CSCI 2244.02 Fall 2023
Problem Set 3
General Instructions. The purpose for having these problem sets is to enhance your mathematics and
programming skills when it comes to the probability theory. These problems may be quite challenging,
so discussions with classmates are encouraged. However, I strongly suggest you spend at least half an
hour thinking on the problems individually before discussing. Although discussions (and consulting to
ChatGPT and WolframAlpha) are allowed, you need to write the solution using your own words by
yourself. Please acknowledge any person or references that you discuss with or consult from.
1 Binomial Coefficients (4 points)
Prove the following expressions using combinatorial reasoning (e.g. bijections). You would get only 1 point if you simply expand it into horrific equations.
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(a) (b)
2244777514300 = 2244214419441730. 777 514 300 100 100 200 214 263
Fn = P n−k, here Fn is the nth (shifted) Fibonacci number. (Hint: Recall we proved in k≥0 k
class that Fn is the size of the event where a coin is tossed n times but no two consecutive results are both HEAD.)
Random Variables (4 points)
Consider a random experiment where we keep tossing a fair coin until you see the third HEAD. Denote an outcome of this random experiment by a sequence (a1, a2, a3, . . .), where ai ∈ {HEAD, TAIL}. For any k ∈ {1, 2, 3}, define the random variable Xk to be the index i such that ai is the kth HEAD in the sequence (if such an index does not exist, then Xk = ∞.)
(a) (1 point) Let t ∈ N be a positive integer. Find (and explain) the probability P (X3 = t). (b) (1 point) Let t ∈ N be a positive integer. Find (and prove) the probability P (X3 ≥ t). (c) (2 points) Find (and prove) the probability P(2X1 ≥ X2).
3 The Paradox of an Urn at Noon (The PUN, 4 points)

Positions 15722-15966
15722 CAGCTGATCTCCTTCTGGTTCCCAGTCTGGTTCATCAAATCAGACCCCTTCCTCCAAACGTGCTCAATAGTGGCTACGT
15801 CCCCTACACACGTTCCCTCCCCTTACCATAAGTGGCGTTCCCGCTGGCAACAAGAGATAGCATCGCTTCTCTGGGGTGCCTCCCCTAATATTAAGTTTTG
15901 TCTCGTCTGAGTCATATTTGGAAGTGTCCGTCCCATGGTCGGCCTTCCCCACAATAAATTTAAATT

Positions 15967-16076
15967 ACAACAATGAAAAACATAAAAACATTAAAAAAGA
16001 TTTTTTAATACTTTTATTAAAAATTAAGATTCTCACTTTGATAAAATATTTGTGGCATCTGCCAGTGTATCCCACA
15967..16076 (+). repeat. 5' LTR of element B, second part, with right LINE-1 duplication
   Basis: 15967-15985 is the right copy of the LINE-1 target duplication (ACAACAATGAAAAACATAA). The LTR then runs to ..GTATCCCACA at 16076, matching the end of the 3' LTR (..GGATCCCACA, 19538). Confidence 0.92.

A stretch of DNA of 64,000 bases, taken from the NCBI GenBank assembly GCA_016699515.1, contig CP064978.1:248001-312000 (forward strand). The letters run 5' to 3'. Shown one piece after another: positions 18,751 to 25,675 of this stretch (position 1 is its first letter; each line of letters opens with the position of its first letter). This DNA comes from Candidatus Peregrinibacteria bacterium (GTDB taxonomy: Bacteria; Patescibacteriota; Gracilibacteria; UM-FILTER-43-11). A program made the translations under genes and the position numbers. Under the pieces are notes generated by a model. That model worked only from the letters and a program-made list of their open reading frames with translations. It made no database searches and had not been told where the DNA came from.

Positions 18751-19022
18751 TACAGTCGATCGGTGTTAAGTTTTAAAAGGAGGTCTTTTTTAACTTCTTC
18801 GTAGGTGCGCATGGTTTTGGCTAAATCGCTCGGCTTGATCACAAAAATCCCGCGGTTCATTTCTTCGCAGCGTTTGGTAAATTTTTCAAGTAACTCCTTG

It’s actually called RossLittlewood Paradox or the balls and vase problem.
You have an empty urn and infinitely many balls. Balls are labelled by positive integers 1, 2, . . .. It’s
almost noon, and you are so boring before lunch. Thus, you would like to throw some balls into the urn and take a random ball out of the urn. In particular, for each integer k ≥ 0, you do the following at exactly the 2−kth minute before noon:
• You throw exactly 2 balls (labelled by 2k + 1 and 2k + 2) into the urn.
• You then grab exactly one ball uniformly at random from the urn, and throw it away.
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CSCI 2244.02 Fall 2023 PS3 Instructor: ShangEn Huang

(a) (2 points) Show that at any moment prior to noon, the urn is nonempty. In particular, the number of balls in the urn actually increases to infinite as the time approaches noon. (Hint: for each integer k ≥ 0, find the number of balls that stay in the urn at time 2−k before noon.)

(b) (2 points) Show that for any particular ball labelled with t ∈ N, the probability that this ball will be thrown away by noon is 1. (Hint: for any integer k ≥ ⌊(t − 1)/2⌋, find out the probability that ball t stays in the urn at 2−k minute before noon.)

(c) (0 points) Both part (a) and part (b) are mathematically welldefined. However, they send you different messages about whether the urn is empty at noon. What do you think?
Weekly Quiz 3 (4 points)
Please complete weekly quiz 3 on Canvas.
Programming Assignment 3: Balls and Urns (4 points)
Please complete PA3.ipynb and submit it to Canvas.
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